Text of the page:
Resident Evil’s Relationship with Fine Art | Feature

    Art preservation has a whole new meaning...

    As we move into further into the digital age, the topic of art and media preservation becomes more of a pressing issue. An unfortunate fact of life is that all art is at risk of eventual decay. While restoration experts do exist, not all attempts at restoring art go smoothly. However, in all this, the Resident Evil franchise might have been an unlikely champion of art preservation the entire time.

    I’d first noticed this a few years ago when I replayed Resident Evil Remake, for this replay I intended to play as slow and as casually as possible. My goal was to take in all the atmosphere, savor all the camera angles, and simply appreciate the sheer artistry of the game. That was when I noticed a piece of art on a wall, it was noticeably higher-res than most of the other textures.

    Then it hit me… I recognize this!

    Resident Evil Remake (2002)

    It’s a Caravaggio painting! Judith Beheading Holofernes. Reproduced in all its glory, in a videogame.

    Judith Beheading Holofernes (c.1598-1599) | Caravaggio

    I was pleasantly surprised. The art buff in me was intrigued, and this led me down a deep rabbit hole of scouring the Resident Evil games for reproductions of other pieces of fine art.

    I’ve spent so much time doing this that it has become something of a hobby of mine.

    Here is some of what I’ve found during my playthroughs of various Resident Evil titles:


    More from Resident Evil Remake (2002):

    Proserpine (c.1874) | Dante Gabriel Rossetti
    Sacrifice of Isaac (c.1603) | Caravaggio

    What’s really cool is that this trend of using public domain art hasn’t slowed down any in modern titles either…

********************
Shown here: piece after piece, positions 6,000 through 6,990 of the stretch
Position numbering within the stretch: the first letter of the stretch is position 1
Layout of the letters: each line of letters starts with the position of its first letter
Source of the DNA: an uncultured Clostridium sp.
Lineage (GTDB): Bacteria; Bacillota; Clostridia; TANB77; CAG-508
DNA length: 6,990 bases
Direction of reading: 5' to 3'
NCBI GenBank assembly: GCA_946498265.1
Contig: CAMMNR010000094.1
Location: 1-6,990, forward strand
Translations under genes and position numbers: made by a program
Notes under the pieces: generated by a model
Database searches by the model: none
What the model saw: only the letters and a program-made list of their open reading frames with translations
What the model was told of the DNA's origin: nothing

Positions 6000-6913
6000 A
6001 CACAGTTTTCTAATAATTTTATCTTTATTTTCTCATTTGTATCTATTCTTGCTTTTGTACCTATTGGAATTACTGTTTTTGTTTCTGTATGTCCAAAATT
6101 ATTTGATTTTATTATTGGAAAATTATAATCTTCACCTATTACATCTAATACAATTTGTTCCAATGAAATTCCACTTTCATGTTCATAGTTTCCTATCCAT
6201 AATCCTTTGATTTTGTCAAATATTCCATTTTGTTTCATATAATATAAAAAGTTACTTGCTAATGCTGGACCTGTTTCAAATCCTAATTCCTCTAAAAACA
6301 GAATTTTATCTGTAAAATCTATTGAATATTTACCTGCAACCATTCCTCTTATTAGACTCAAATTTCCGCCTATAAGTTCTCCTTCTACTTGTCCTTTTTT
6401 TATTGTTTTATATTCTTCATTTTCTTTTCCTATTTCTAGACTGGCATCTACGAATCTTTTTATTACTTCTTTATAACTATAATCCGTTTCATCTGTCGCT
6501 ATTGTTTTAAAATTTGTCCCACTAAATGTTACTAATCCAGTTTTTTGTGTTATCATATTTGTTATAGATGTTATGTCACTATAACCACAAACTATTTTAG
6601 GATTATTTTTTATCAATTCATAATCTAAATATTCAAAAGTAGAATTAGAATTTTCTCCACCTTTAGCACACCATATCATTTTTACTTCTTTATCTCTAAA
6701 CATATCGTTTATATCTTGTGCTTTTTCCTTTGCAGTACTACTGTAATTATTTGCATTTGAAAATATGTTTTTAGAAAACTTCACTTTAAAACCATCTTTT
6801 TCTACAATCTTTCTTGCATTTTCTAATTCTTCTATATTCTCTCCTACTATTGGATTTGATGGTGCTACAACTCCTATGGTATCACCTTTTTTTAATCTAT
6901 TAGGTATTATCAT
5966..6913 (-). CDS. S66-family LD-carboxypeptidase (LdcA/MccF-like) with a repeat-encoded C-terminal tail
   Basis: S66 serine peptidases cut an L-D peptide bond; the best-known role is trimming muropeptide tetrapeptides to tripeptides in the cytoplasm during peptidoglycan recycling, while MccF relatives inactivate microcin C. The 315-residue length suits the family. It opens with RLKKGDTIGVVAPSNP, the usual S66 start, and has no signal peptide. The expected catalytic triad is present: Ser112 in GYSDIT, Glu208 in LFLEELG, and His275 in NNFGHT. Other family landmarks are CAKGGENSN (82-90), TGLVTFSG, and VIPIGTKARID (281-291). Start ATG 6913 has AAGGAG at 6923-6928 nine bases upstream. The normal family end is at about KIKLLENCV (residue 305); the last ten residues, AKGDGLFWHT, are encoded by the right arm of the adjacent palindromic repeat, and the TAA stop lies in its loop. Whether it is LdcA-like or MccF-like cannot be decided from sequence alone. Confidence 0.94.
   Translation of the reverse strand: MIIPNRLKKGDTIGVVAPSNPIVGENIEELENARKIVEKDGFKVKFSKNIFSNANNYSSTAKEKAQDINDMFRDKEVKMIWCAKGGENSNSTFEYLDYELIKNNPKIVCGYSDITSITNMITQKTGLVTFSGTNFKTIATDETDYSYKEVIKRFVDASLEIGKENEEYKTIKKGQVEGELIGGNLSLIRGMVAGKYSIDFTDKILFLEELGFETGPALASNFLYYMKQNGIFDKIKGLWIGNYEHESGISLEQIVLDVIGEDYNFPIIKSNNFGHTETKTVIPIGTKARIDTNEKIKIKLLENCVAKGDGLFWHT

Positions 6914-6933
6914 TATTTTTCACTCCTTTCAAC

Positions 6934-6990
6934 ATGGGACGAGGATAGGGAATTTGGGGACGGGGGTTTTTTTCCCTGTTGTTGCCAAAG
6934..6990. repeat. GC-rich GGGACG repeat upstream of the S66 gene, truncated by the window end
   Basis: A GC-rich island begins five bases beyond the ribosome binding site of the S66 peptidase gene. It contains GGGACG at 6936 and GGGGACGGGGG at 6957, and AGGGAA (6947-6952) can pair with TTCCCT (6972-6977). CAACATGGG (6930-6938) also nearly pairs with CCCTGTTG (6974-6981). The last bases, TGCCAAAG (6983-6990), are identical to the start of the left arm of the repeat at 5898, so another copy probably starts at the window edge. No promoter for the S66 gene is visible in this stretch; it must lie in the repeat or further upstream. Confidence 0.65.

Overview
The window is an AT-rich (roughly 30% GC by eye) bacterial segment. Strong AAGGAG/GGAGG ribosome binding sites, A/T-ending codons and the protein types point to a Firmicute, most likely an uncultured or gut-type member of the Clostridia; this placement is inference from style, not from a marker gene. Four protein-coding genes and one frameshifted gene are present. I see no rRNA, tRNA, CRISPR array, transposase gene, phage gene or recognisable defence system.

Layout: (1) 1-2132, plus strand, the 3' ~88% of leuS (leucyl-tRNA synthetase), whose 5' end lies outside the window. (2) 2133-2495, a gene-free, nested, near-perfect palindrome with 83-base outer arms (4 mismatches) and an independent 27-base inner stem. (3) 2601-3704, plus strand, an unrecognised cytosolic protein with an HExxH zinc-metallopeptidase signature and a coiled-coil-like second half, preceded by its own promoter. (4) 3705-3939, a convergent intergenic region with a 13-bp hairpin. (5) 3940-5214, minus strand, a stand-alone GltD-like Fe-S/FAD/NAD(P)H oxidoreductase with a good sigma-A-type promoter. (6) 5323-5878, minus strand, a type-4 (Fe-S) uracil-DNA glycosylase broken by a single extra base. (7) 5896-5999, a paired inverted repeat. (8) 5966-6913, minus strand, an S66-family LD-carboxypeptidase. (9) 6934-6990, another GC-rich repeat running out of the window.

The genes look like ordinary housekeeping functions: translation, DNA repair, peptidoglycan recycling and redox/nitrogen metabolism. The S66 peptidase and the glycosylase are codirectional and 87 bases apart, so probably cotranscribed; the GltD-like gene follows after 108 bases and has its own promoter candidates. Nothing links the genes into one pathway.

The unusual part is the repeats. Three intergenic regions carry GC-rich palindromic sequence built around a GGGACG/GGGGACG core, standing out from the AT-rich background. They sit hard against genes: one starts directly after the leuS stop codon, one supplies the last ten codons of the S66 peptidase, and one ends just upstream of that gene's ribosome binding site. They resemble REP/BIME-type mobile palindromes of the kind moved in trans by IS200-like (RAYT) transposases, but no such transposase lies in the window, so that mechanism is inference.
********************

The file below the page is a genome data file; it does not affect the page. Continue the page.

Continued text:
Resident Evil 4 (2005):

    The School of Athens (c.1509-1511) | Raphael

    Resident Evil 2 Remake (2019):

    This one is a bit unique as it seems to be an amalgamation of two different pieces of art.

    21st Century Venus and Cherub by Waterfall (c. Unknown), The Bath of Venus (c.1751) | No Attribution, François Boucher
    Woman in a Riding Habit (c.1856) | Gustave Courbet

    Resident Evil 3 Remake (2020):

    The Flower Girl (c.1846) | Charles Cromwell Ingham
    Virgin and Child with Four Angels (c.1515) | Gerard David
    Study of a Woman’s Head (c.1780) | Jean-Baptiste Greuze

    Resident Evil 7 (2017):

    Saint Jerome Writing (c. 1615) | José de Ribera

    And many more….

    Resident Evil and fine art go together so well that it’s easy to overlook these details. The choices of art are all so perfect in setting the mood of the locations that they’re present in.

    I’ve not explored any of the demos for Resident Evil Village, but considering that it seems to take place mostly in a castle, I suspect that it will also have its fair share of art reproductions. I honestly can’t wait to experience the full game and do some art hunting again.

    Hopefully, this may have inspired you to pick up some Resident Evil titles and do the same.

    FinalWeapon's resident "never shuts up about Final Fantasy" guy

    Latest articles

    Latest Articles